Top 5 Exotic African Fruits You Probably Don’t Know

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Africa is a beautiful, rich and exotic continent that as a lot to offer the world. Yet, in many ways, it is still a mysterious place with many secrets. Here at Afro Cookbook, we like to think we know quite a bit about African food, but even we learn something new once in a while. To our surprise, there are quite a number of African fruits that we didn’t know even existed.

Being the keen learners that we are, we took it up ourselves to do some research and have put together a list of the top 5 exotic African fruits that most people probably don’t know about. Check it out and let us know if you have tried any of them.

5. Safou (Dacryodes Edulis)

Safou African fruit

The safou is a beautiful evergreen tree with a short trunk, glossy leaves and yellow flowers native to the tropical forests of Africa. The fruit it bears — sometimes called “butter fruit” — is interesting not only in its unique appearance (especially when sliced open), but also in its many uses. Very rich in fatty acids (makes up a whopping 48 percent of its composition), vitamins, triglycerides and amino acids, its contents has a buttery texture and can be eaten raw, boiled or roasted. It can also be used to produce oil and, as a result of its high nutritional value, make medicine.

4. Ackee (Blighia sapida)

Ackee African Fruit

Grown on an evergreen tree with green leaves and fragrant blooms, ackee is a bright and colorful fruit that — eerily enough — looks similar to the human brain when sliced open. Its interior contains 3-4 large shiny black seeds and cream colored flesh surrounded by a red lining that can be aesthetically confused for brain matter. When cooked, it produces a very creamy texture and a bitter taste.

Although very exotic and compelling, ackee has a dark side: its black seeds and red areas are toxic. And as an interesting fact, although native to West Africa but later introduced to the Caribbean, its use in food is especially prominent in Jamaican cuisine. In fact, Ackee is the national fruit of Jamaica.

3. Marula (Sclerocarya Birrea)

Marula African Fruit

Just about everyone has seen a picture of Africa with an amazing tree usually set to a lovely sunset backdrop. Chances are the photogenic tree you were looking at was a sclerocarya birrea, AKA ‘marula’ for the non-science geeks.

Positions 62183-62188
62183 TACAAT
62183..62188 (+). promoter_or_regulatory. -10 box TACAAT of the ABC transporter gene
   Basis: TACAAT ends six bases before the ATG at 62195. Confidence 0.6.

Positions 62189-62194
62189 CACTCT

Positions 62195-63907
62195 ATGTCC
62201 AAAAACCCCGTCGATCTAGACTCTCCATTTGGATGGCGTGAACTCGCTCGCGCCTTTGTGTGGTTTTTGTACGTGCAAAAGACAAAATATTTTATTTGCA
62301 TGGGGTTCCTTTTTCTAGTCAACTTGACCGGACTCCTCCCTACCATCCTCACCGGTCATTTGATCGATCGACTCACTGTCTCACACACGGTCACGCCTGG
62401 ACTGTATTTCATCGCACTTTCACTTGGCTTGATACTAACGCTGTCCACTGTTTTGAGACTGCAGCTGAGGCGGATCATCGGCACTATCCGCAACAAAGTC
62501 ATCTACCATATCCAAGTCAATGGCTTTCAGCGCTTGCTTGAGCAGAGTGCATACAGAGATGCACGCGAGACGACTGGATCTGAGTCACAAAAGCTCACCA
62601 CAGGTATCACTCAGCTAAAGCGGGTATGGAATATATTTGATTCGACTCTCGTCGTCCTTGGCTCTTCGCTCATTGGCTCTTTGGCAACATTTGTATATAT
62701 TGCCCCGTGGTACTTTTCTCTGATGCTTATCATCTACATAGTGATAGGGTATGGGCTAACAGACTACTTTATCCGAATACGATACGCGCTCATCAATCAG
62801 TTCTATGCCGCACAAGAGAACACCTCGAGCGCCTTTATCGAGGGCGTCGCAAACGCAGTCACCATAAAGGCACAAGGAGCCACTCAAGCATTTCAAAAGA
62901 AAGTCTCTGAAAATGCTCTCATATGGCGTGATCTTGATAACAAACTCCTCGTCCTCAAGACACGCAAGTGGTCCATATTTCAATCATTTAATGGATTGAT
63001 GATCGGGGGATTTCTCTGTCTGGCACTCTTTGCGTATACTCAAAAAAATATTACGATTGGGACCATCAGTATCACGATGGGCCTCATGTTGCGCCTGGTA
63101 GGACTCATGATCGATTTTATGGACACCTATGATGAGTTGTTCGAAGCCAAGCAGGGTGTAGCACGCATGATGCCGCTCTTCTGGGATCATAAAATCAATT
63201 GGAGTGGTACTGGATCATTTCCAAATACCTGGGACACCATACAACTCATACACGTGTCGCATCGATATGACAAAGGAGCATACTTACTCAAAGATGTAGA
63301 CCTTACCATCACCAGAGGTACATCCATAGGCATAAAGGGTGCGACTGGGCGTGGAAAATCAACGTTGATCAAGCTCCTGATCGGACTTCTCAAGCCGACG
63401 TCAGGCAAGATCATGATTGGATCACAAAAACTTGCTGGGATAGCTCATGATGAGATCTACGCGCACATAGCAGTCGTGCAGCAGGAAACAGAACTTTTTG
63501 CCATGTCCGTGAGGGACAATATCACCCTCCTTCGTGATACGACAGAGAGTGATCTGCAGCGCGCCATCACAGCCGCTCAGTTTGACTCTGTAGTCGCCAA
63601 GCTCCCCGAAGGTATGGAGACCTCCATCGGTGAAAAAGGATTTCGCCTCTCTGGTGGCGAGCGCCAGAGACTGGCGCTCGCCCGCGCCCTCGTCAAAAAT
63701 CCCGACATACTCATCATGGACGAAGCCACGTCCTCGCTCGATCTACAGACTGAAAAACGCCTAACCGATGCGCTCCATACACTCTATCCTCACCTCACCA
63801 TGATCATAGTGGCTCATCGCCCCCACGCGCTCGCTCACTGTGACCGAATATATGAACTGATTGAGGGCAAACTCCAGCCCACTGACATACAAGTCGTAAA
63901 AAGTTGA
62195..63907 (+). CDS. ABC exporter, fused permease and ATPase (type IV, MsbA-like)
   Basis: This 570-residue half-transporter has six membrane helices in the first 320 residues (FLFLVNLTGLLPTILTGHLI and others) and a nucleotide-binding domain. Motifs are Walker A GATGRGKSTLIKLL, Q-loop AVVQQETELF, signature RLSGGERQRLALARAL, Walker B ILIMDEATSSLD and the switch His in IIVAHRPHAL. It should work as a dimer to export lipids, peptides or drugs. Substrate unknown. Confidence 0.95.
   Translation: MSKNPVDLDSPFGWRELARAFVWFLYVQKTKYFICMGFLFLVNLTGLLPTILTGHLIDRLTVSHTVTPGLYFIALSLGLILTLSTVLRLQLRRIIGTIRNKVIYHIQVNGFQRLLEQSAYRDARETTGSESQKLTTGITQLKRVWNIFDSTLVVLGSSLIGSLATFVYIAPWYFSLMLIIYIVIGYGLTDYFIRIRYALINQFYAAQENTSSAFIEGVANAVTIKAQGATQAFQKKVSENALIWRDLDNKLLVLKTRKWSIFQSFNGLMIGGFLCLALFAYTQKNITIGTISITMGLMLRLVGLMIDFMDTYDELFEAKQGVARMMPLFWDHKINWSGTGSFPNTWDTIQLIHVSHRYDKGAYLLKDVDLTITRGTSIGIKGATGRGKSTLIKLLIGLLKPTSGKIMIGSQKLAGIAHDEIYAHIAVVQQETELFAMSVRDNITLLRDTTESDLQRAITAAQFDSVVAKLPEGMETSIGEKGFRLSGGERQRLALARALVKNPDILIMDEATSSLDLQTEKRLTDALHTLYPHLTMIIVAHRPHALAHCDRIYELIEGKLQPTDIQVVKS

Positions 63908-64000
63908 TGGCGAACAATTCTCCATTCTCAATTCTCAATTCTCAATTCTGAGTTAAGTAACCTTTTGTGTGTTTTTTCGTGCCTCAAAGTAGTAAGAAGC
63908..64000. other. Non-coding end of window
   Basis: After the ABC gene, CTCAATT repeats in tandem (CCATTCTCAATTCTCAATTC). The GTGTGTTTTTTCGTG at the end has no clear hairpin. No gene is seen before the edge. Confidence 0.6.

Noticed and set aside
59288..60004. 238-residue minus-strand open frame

The Marula fruit can be recognized by its yellow exterior and white flesh that has a pleasant and distinctive flavor. It is highly nutritious, with about 8 times the vitamin C found in an orange, and ferments quickly when harvested. In the wild, animals like elephants and baboons consume it for a slightly alcoholic treat. Those drunks…

Very valuable in some regions of Africa, the flesh of Marula fruit is eaten raw, while its seed kernels are used to make oil or fermented to create a South African cream liqueur called Amarula.

2. Miracle Fruit (Synsepalum Dulcificum)

Miracle Fruit Africa

Don’t take its name for a joke; there is indeed something miraculous about Miracle Fruit. When this exotic bright red berry is eaten, it causes sour foods to taste sweet, an effect that can last for up to an hour.

Although there is nothing overly sweet about the miraculous berries themselves, the glycoprotein it contains attach to the taste buds and make foods taste sweeter. Its pulp is used to sweeten palm wine, while there are ongoing attempts to create a commercial sweetener from the fruit. Miracle Fruit might just be what diabetics and dieters have always been praying for.

1. Horned Melon (Cucumis Metuliferus)

Horned Melon African Fruit

Also known as African cucumber or jelly melon, the aptly-named horned melon is a native African fruit with a thick yellow skin covered in distinctive horn-like spines. Its bright green, jelly-like fresh is edible and supposedly tastes similar to a banana. The skin is also edible and contains high amounts of fiber and vitamin C. Just make sure to clip those horns…

In Africa, the horned melon is usually used as a source of food and sometimes a source of water. It has proved relatively popular and is now grown in California, Chile, New Zealand and a few other locations around the world.

Now that you gone through the list of top 5 exotic African fruits most people don’t know exist, do let us know if you have tried any of them. How did you find their taste?